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This is episode is my first to feature two guests on the same topic, although Episode 34 included Jordan Peterson and Senator Don Plett at the same time in separate cities.
This week’s show topic is the enduring cultural impact of Frank Capra’s It’s a Wonderful Life (1947) through the eyes of two women close to its creation.
I say “Frank Capra’s” because that’s how the movie was marketed (it’s now called the vanity credit) and may help explain why the film got only a so-so reception when it was first released. Most of Mr. Capra’s pre-World War II movies were so sweet-hearted that they later earned the not-quite-complimentary moniker “Capra-corn.”
It’s a Wonderful Life is one of the most critically acclaimed films ever made. Nominated for five Academy Awards including Best Picture, recognized by the American Film Institute as one of the 100 best American films ever made, and placed number 11 on its initial 1998 greatest movie list, it also ranked number one on its list of the most inspirational American films of all time.
Think about that, in light of the hundreds of thousands of movies ever made.
By the end of the War, though, the mood of the movie-going public had shifted, as I wrote about the making of the movie in National Review a few years ago here
The next day after it was published, an appreciative email from a woman named Mary Owen arrived in my inbox. Turns out, Mary is the daughter of actress Donna Reed, who played Mary Bailey, the wife of James Stewart’s George Bailey.
I thanked her for the lovely email and we had a few back-and-forths. After my podcast was up on two feet and spreading around the world (11o countries and counting), I thought it would be fun to have her on the show to talk about her mother’s role in this now-international favorite Christmas movie and to learn some back story to her mother’s career and her commitment to writing back to the G.I’s who wrote to her from the trenches and the gun turrets of World War II.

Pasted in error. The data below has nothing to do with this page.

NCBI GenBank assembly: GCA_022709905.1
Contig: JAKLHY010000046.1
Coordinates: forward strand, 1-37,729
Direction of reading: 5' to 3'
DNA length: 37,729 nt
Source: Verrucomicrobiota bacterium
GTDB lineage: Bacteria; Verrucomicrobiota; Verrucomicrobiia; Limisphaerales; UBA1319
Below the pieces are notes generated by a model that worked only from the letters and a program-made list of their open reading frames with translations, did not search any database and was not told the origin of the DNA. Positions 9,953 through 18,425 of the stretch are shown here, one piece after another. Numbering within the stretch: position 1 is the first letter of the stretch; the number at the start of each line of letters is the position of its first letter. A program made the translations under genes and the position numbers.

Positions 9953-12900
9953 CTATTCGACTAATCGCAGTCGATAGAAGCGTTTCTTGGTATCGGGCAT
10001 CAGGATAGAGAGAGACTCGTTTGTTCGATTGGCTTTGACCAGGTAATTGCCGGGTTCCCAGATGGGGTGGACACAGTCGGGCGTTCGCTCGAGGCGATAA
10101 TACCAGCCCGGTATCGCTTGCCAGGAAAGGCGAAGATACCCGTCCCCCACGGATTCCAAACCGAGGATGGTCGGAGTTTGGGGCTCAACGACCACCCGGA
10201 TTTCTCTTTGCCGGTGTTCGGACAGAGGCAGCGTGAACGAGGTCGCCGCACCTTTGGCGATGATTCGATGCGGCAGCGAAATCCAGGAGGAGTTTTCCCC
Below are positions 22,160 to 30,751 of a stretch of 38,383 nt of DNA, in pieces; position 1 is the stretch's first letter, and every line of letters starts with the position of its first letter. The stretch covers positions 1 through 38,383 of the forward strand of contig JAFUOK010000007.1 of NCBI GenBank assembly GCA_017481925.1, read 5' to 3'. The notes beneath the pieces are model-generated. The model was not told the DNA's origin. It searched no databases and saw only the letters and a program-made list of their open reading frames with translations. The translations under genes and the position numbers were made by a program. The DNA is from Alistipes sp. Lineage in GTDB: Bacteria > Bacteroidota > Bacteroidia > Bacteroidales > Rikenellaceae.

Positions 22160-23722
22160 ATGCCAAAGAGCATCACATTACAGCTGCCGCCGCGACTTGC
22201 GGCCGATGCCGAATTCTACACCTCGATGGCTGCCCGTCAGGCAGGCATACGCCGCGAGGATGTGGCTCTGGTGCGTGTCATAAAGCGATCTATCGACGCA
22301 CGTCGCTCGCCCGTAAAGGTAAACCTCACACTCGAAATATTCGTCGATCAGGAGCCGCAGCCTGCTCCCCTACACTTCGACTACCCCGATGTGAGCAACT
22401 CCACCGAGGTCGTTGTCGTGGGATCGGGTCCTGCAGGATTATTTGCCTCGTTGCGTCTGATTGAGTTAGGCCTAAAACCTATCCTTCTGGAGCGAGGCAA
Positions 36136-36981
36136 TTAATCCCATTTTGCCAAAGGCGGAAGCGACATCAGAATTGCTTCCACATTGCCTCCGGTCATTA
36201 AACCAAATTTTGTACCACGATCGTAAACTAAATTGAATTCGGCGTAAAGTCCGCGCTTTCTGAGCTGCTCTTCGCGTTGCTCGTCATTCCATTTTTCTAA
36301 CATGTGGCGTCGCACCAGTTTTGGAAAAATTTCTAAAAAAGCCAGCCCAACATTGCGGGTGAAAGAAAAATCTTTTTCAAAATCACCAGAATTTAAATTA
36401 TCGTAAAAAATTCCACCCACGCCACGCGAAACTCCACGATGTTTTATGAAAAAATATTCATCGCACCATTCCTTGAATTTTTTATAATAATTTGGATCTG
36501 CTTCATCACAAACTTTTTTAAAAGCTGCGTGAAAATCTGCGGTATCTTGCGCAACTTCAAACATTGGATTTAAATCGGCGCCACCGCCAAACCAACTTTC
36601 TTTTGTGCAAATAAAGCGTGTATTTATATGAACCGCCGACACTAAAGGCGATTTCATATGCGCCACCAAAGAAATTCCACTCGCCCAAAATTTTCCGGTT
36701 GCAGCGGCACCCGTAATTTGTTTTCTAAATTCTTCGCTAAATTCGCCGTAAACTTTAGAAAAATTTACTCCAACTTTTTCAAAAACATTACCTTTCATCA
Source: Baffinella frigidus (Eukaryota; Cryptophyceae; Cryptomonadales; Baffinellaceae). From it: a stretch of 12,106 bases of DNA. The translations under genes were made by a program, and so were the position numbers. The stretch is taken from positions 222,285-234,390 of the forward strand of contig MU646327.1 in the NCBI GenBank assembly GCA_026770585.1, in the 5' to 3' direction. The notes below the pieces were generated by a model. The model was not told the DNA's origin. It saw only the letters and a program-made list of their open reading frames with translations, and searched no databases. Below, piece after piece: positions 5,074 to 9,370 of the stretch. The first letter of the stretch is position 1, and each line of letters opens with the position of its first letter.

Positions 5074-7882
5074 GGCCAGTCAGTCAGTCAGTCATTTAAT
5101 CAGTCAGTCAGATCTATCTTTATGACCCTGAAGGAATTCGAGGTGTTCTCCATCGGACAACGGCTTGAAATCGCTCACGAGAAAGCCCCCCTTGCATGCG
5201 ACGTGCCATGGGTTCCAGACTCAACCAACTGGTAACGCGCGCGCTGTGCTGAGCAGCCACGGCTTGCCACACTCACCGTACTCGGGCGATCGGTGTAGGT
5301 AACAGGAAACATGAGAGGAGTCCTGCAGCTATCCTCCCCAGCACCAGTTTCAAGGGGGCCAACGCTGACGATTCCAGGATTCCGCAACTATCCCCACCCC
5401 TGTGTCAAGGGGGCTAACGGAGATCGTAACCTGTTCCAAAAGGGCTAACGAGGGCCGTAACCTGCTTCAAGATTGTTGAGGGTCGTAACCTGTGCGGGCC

(Oh, by the way, she was not named for the character her mother played in the Capra movie.) The interview segues nicely into the next one, a rich conversation with actress Karolyn Grimes who played Zuzu, one of the four Bailey kids. Remember Zuzu’s petals? This was a real treat for me who loves the movie so well, and I know it will be for you as well.
I learned, among other things, how much Mrs. Grimes suffered as a teen when her mother died and then the next year her father was killed and she became a ward of the state—then “rescued” by an aunt and uncle in Missouri. An unhappy home situation after an abrupt end to her budding acting career (she also played Debbie, the daughter of David Niven and Loretta Young in another Christmas favorite, The Bishop’s Wife).
For those of us who can’t gobble up enough trivia and true stories about It’s a Wonderful Life, Mrs. Grimes is a treasure trove of first hand memories and insights!
It’s a Wonderful Life: A Memory Book by Stephen Cox.
The Essential It’s a Wonderful Life: A Scene-by-Scene Guide to the Classic Film by Michael Willian
The Name Above the Title: An Autobiography by Frank Capra
Question of the week: Which scene grabs you the most emotionally and why?
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